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01-01-2013 06:04 AM

Hi All,

I've to read two variables of different format from a file and compare them, I read variables keeping them in the same dataset as ,

DATA INDATA ;

INFILE '.....................';

INPUT

@001 VAR1 13.2

@025 VAR2 18.2

;

IF VAR1 NE VAR2 THEN DO;

...........................

...........................

END;

RUN;

Here the values of VAR1 and VAR2 are same, say 45869.32 I would expect that the statements within in the IF should not execute, but its not so. Which I thought is due to the format mismatch, so I tried formatting the variables with same format , but the IF still executes.

Anyone have any idea on whats happening ?

Thanks!!

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01-01-2013 09:09 AM

What are the statements that are executing?

Does the following work as expected for you?

DATA INDATA ;

INPUT

@001 VAR1 13.2

@025 VAR2 18.2

;

IF VAR1 NE VAR2 THEN DO;

x=0;

END;

else x=1;

cards;

45869.32 45869.32

45869.32 45869.33

45869.34 45869.34

;

My guess is that you are trying to use an if then statement that conflicts with how SAS functions, namely what occurs during the compilation and what occurs during the execution phases. Take a look at: http://analytics.ncsu.edu/sesug/2010/CC09.Whitlock.pdf

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01-01-2013 09:25 AM

Question: How do you tell if they are equal? Are they equal in the raw data or you think they are equal in the SAS table? if the former, then why you read them in different informat? Will the following example mimic your scenario:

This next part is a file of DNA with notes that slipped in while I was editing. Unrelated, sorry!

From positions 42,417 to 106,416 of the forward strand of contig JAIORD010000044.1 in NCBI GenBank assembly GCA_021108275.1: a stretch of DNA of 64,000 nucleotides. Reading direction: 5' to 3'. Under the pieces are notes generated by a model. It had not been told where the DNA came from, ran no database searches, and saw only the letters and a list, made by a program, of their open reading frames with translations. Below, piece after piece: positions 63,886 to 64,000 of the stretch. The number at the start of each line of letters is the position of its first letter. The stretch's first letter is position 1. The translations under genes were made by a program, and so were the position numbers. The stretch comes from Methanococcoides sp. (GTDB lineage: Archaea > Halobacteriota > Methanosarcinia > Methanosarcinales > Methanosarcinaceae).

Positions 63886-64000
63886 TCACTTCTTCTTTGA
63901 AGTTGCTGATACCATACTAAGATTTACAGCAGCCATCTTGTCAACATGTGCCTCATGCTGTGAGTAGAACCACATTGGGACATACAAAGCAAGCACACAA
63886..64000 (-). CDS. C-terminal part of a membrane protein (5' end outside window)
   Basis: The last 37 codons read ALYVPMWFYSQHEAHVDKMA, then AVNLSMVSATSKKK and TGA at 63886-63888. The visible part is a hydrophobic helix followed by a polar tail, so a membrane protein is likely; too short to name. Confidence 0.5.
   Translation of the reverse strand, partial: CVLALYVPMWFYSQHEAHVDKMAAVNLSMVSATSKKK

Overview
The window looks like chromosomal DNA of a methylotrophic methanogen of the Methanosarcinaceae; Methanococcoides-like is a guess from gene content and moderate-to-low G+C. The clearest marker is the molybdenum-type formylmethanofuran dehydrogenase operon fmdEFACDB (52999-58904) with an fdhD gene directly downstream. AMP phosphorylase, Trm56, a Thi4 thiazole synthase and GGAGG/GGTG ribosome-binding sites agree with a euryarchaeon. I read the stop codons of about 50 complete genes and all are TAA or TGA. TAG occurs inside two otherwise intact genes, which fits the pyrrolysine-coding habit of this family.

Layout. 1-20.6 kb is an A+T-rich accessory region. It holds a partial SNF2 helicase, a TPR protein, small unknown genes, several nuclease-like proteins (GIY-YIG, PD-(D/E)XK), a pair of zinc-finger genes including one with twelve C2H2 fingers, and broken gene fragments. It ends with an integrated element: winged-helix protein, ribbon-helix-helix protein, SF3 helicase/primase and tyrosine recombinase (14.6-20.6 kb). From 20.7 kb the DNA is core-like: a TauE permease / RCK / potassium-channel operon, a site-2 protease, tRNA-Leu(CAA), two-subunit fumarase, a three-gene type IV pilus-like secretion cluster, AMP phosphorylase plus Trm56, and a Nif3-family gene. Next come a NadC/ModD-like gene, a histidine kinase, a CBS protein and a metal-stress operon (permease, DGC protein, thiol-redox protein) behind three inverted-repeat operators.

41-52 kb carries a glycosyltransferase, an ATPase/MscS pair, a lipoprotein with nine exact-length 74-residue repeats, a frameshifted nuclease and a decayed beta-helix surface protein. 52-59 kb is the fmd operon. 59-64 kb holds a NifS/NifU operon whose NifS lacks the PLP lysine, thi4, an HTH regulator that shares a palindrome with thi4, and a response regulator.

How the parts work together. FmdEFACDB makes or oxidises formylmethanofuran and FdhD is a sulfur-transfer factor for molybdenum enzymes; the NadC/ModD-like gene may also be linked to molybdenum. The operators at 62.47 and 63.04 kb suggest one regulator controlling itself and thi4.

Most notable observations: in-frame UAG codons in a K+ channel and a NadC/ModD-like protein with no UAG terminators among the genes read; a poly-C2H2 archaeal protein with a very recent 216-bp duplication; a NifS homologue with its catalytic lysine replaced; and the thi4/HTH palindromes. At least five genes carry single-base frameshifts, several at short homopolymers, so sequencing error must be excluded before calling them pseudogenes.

data _null_;

input var1 4.2 @7 var2 5.2;

if var1=var2 then put "equal"; else put "not equal";

cards;

1.232 1.232

run;

Haikuo

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01-01-2013 05:54 PM

comparing decimal fractions like 1.234 and 2.4 create difficulties because SAS stores these decimal fractions as log values in a way that could be called "imprecise most of the time". When the values are really integers like 2 rather than nearly an integer like 1.99999999999999999999 there is probably no comparison problem.

To ensure you get the two-decimal place equality between 1.229 and 1.2345 just convert to integers or strings, like

if round( var1 * 100 ) = round( var2 * 100 ) then /*equal */ ;

or

if put( var1, 20.2) = put( var2, 20.2) then /*'equal */ ;

peterC

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01-02-2013 03:25 AM

Thank You Peter , It worked ....

I did this

DATA INDATA ;

INFILE '.....................';

INPUT

@001 VAR1 13.2

@025 VAR2 18.2

;

VAR1 = ROUND(VAR1 *100);

VAR2 = ROUND(VAR2 *100);

IF VAR1 NE VAR2 THEN DO;

...........................

...........................

END;

RUN;

The IF condition failed as expected,this is how the VAR1 and VAR2 appears in the file

VAR1 : 0000012345.67

VAR2 : 000000000012345.67

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01-02-2013 09:09 AM

If you use that solution, you will be accepting a different sort of incorrect result. These values will be found to be equal:

1.211

1.214

Does your incoming data always contain a decimal point for both variables? If so, will there always be two digits after the decimal point?

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01-02-2013 09:58 AM

Yes, the incoming the data will always be a decimal value with two digits after the decimal Point.So I thought the idea of Multiplying by 100 makes sense.

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01-02-2013 10:20 AM

OK, if the data always contains the decimal point plus two digits after, you'll be fine.

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01-02-2013 01:11 PM

I suspect that your INPUT statement is to blame. From the data you posted it looks like VAR1 has a leading space so that by using 13.2 format you are not reading the 7 in the hundredths place that is in column 14. Using INFORMATs for reading numbers is normally not needed. In particular the only difference in result from using 13.2 instead of 18.2 is just the number of characters read from the input file. Do you need to use that style of input statement?

Why not re-write it using column input?

input var1 1-14 var2 25-42 ...